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AS CONNECTED WITH
THE BARD'S RURAL HAUNTS.
BY EDWIN LEES, F. L. S.,
Author of the "BOTANICAL LOOKER-OUT," &c.
PRINTED AND PUBLISHED BY E. ADAMS.
THE HAUNTS OF SHAKESPEARE.
"Sweet Swan of Avon, what a sight it were
BEAUTIFUL as is the situation of the town of Stratford, on the banks of the Warwickshire Avon, amidst Arcadian meadows, watered by a "soft-flowing" stream, there can be little doubt that its minute knowledge would be limited to those whose calm and happy fate it was to reside and dream away a peaceful life there;
Methinks it were a happy life
To be no better than a homely swain ;"
certainly its pretensions to celebrity would be small, but for the magic of a name that has penetrated into every region of the world where civilized man has trodden. SHAKESPEARE was born in STRATFORD; here Iwas the choice of his retirement from the world in middle life; still instinctively, with the feeling common to our nature, 66 turning to the spot from whence at first he flew,”—literally in his case: here he died, and in Stratford church his honoured relics are entombed.
After knowing this, the minute labours of the topographer become of little worth; nor shall we enter a field interesting only to the mere groper after manorial or antiquarian lore. We shall not repeat here the chronicles of a Dugdale or a Wheler; for it matters little who held the site of the town "three centuries before the Norman Conquest;" or how a Saxon monastery came to be there, which was destroyed; and how the Bishops of Worcester became possessed of the place, and who followed them. These matters we leave for those whom they may concern; our business is to aid the pilgrim who may journey hither to the shrine of his idolatry, and trace Stratford principally in its connection with SHAKESPEARE.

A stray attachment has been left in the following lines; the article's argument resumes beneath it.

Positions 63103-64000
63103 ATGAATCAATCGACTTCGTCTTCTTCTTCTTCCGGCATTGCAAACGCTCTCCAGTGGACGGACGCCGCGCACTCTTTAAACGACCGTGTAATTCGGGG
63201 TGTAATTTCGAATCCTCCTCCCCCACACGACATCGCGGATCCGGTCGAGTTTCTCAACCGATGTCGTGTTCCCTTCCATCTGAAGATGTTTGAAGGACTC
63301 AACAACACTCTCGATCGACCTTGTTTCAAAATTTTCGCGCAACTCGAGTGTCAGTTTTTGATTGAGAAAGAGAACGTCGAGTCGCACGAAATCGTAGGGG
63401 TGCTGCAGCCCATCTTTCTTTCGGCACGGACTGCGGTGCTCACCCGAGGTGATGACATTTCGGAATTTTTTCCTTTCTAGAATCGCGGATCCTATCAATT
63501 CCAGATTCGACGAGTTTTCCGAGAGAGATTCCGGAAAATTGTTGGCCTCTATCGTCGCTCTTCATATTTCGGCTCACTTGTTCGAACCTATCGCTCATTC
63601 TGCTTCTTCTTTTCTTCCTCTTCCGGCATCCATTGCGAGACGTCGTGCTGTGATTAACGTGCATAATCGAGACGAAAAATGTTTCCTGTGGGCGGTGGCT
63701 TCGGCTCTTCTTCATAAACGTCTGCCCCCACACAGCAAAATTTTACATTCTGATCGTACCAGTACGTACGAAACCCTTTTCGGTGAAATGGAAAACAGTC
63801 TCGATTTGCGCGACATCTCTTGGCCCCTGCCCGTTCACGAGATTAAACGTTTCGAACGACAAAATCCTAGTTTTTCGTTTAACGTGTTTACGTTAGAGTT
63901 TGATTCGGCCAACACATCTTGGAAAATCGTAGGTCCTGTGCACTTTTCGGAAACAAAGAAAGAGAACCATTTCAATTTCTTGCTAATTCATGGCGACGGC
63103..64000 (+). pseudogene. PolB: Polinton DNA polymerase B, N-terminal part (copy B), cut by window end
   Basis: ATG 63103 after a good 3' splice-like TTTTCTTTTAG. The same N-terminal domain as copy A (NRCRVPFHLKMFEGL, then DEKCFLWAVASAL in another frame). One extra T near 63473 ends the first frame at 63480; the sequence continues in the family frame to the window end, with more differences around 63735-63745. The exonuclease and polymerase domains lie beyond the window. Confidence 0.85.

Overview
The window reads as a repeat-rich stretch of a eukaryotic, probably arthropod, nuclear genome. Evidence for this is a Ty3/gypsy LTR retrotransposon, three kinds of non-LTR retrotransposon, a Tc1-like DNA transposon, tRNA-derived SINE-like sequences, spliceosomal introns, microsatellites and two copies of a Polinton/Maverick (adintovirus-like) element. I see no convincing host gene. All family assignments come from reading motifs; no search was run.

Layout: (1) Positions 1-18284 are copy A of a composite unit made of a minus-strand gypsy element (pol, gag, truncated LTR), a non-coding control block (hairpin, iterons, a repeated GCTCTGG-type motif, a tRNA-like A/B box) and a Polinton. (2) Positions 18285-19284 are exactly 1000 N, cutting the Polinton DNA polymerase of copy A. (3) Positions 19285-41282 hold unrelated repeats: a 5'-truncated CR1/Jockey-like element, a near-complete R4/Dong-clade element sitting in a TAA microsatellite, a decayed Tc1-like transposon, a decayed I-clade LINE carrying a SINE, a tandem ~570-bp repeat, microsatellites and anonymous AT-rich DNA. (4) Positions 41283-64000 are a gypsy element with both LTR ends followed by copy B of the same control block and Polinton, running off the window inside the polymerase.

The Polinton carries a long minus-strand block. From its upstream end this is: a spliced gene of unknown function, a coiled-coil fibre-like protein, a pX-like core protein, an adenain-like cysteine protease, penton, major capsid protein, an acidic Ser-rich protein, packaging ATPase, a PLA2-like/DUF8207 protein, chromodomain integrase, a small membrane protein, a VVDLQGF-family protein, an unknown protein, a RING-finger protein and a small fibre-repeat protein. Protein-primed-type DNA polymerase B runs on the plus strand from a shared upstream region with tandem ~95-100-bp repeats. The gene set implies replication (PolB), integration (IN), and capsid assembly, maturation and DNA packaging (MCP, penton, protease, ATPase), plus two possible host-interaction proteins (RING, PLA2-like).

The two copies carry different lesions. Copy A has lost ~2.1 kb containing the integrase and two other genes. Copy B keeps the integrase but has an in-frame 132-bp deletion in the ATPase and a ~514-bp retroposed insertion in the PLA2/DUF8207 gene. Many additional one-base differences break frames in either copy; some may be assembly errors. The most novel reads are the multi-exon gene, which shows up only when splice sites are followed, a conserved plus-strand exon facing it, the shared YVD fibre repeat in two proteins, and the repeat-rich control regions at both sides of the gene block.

The author of "Rambles by Rivers" has traced the ideas of a stranger in connection with Stratford so justly, that though the pride of a native may not be much flattered by the remark, we shall quote it and act upon it; since whatever interest Stratford possesses, is now entirely associated with and linked to the reputation of SHAKESPEARE; and happy are those who, like Washington Irving, while aiming to follow the footsteps of the "immortal bard," can add lustre to their own names in describing the local haunts of him who pictured all the phases of "many-coloured life."
"Stratford is a clean, quiet town, pleasantly situated on the right bank of the Avon: it is a place of no large size, without any manufactures, of little traffic. Its buildings are not very remarkable: one who knew nothing about it, might ride carelessly through it, without